Last thing. On the front of the crank there looks like there was a rubber seal there, where the bolt that I had to use to pull the harmonic would have gone through, it is torn and about 1/2 of it is missing completely. Should I be worried about this do you think?
I guess there is another thing. What should I put on the bolts when I start putting things back together? It seems like they put RTV all over the heads or something because they didnt want to slide out after I got the 4 long ones loose. Is that what I should do too? I have been cleaning the bolts with a pipe thread cleaning brush and spraying the holes with WD40, but I wonder if I should be greasing them when I go to assemble.
The front engine seal can be installed on a large vice or press with a large socket or properly cut block of wood. Make sure it sits in squarely into the whole. The sleeve is for putting over a crank that is worn in that front seal area.
You can try to install the cover with the water pump on it, but it's much easier to handle without the extra weight hanging on it. I would install the cover by itself first. I started by putting a thin layer of RTV on the back side of the cover gasket so it can be tacked onto the block. Then apply some on the front to seal against the cover, especially around the water passages. Similarly, I tacked the corner pieces of the oil pan gaskets. My engine had dowels over the two lower bolt holes that forced the cover to go in straight from the front. However, because the front lip of the oil pan has a ridge that pushes into the rubber insert in the bottom of the cover, it's very hard to push it straight on. I used a lot of RTV over everything, particularly the corners between the block and pan, so the cover sort of slid into place with the proper amount of forcing. One of the corner gasket pieces did shift a little, but there was enough RTV around them to keep the seal.
When you get the cover on, you do need to either install the water pump as soon as possible, or install all the bolts around the cover, particularly the two around each of the water passages, even without the pump. This will set and seal the cover and the gasket onto the block. If this step has been done properly, there should be no coolant leakage into the bolt holes, so you should not have to seal the bolts.
I guess it wouldn't hurt to put some sealant between the crank and harmonic damper. I found out it is possible for oil to leak out from between the two.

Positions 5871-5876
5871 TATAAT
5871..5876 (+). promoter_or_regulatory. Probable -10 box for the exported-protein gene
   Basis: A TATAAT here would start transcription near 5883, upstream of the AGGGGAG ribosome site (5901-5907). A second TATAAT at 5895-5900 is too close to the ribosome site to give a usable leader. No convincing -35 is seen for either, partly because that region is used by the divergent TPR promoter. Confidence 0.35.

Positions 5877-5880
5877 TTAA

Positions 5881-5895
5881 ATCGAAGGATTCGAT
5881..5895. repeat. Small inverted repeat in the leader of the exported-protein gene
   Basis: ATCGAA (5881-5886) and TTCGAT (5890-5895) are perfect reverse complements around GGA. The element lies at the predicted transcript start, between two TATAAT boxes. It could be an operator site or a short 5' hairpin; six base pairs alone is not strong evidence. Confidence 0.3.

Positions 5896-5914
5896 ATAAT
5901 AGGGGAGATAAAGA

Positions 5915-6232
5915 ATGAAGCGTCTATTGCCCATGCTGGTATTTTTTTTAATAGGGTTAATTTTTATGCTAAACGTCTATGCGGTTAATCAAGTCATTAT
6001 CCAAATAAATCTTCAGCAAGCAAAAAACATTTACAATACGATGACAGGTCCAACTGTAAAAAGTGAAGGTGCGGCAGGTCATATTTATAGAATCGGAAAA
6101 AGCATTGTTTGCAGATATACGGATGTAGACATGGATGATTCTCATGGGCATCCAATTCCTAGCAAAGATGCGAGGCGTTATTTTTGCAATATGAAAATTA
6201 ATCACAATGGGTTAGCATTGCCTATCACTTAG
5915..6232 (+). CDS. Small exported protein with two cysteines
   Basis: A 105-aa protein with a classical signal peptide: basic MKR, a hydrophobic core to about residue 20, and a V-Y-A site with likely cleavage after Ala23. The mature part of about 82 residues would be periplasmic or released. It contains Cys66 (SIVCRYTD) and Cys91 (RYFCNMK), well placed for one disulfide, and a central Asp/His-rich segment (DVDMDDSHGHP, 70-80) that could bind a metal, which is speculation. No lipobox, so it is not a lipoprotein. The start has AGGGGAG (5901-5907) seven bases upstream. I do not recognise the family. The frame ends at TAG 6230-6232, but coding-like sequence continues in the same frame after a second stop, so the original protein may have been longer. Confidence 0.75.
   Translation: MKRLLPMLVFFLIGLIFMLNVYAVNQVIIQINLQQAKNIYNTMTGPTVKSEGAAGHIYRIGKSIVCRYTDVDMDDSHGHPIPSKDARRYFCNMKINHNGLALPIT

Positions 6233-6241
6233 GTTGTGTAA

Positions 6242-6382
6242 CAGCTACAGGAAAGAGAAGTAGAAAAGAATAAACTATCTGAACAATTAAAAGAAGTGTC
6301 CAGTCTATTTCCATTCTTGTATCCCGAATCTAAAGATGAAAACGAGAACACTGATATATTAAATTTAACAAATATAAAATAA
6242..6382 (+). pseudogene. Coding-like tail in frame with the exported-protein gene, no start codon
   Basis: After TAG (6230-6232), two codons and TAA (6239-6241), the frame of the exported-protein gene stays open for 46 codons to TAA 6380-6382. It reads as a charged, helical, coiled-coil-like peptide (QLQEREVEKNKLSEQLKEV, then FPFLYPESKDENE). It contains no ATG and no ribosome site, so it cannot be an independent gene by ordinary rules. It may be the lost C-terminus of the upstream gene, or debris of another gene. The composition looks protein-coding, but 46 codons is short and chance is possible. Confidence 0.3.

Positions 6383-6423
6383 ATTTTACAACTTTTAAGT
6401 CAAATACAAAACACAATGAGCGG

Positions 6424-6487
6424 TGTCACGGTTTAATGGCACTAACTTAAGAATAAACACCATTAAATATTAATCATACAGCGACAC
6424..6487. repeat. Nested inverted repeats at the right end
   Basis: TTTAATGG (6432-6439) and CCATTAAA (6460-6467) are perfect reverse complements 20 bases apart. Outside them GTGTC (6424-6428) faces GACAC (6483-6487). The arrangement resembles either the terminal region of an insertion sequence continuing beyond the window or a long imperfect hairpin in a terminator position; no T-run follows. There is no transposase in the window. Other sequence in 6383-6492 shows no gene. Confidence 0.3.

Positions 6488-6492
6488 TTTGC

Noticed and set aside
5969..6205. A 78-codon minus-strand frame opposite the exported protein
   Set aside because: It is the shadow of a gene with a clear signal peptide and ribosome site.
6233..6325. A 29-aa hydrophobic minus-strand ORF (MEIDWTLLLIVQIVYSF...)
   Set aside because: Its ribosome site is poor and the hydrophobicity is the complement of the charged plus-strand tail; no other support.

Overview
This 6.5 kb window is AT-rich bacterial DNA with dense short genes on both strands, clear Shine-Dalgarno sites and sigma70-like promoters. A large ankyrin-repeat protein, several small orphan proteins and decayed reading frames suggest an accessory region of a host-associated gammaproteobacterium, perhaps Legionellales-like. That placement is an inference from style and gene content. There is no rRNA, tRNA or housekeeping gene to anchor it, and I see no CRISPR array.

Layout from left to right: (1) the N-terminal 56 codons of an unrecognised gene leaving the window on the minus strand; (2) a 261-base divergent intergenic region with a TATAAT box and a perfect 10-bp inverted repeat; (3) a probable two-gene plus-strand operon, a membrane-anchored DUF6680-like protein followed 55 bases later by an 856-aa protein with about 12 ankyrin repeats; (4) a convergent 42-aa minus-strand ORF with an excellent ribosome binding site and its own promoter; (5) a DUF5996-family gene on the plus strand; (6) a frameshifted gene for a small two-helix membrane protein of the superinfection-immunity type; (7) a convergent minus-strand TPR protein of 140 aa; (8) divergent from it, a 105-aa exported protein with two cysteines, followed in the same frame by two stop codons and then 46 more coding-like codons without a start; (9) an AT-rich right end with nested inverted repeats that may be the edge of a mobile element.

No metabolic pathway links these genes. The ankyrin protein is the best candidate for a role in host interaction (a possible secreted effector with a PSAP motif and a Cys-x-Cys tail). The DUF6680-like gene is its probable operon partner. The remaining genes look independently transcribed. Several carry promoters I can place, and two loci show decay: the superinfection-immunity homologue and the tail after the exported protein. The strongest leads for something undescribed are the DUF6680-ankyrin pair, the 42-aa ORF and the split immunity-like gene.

Another thing that should be checked out at while it is apart are the coolant channels that go through the timing cover. Water in some parts of the country will cause the coolant channels to rot out. The only evidence you will see, other than a slight water loss, is a white powder (oxidized aluminum, aka aluminum rust) on the outside of the cooant channels. If the coolant channels are corroded, it is time for a new timing cover. I have found Ford made timing covers are of higher quality than aftermarket. I had to return aftermarket timing coverss as the coolant channels did not line up as well as the stock Ford parts. A takeoff cover from a bone-yard is fine, as long as the coolant channels arn't corroded. I have wondered whether powder coating the channels inside might cure the problem.
As I find timing cover removal and re-installation to be a pain I alway replace both the water pump and the timing set at the same time.
Well I did get it done, so I wont be able to consider those things for myself. But it might be good for the next guy who stumbles on this thread.
I found that the rubber seal that goes between under the timing cover and the oil pan seemed to have ridges that matched a ridge inside the bottom of the timing cover itself. I fitted the bottom seal to this and basically it stuck to the timing cover for me. The cork gaskets needed to be cut to fit my block and one of the holes was a little off, but it is cork and easily workable.
Mine also had the sleeves to make sure that you had to put it on straight, I didn't have a guide for torque sequence so I basically just tightened these two (there were two sleeves) bolts down very slowly while alternating between the two. I basically hand tightened the top two while doing this. Eventually it was flush and the bottom 4 bolts lined up perfectly with the pan and the cover.
I did put the water pump on after the timing cover. I thought that my gasket set had everything I needed, but it turns out the water pump to backing plate gasket was either not provided, or must be made with RTV. I made my with the RTV, no big deal I just spend a good few mins trying to make one the the gaskets line up with it.
It seems to be holding well, but I do thing that the bottom seal came a little out of place. I don't see any leaking but the oil pan *seems* to bulge a little on one side, where I think that I can see more of the black rubber gasket than I can on the other. Maybe its just my perception. I have run it quite a bit since finishing it and I am very sure that this spot isnt leaking, I just think that the gasket may have come out of the timing cover some and is pushed further forward of the ridge thats in the oil pan.
I wish I would have replaced the timing chain, I don't think its in bad shape but I did't measure the slack either. I just wont want to have to go back in there again if I don't have to, because it was a lot of work for someone who does not have a lot of time (oh and its flippin cold in my unheated garage).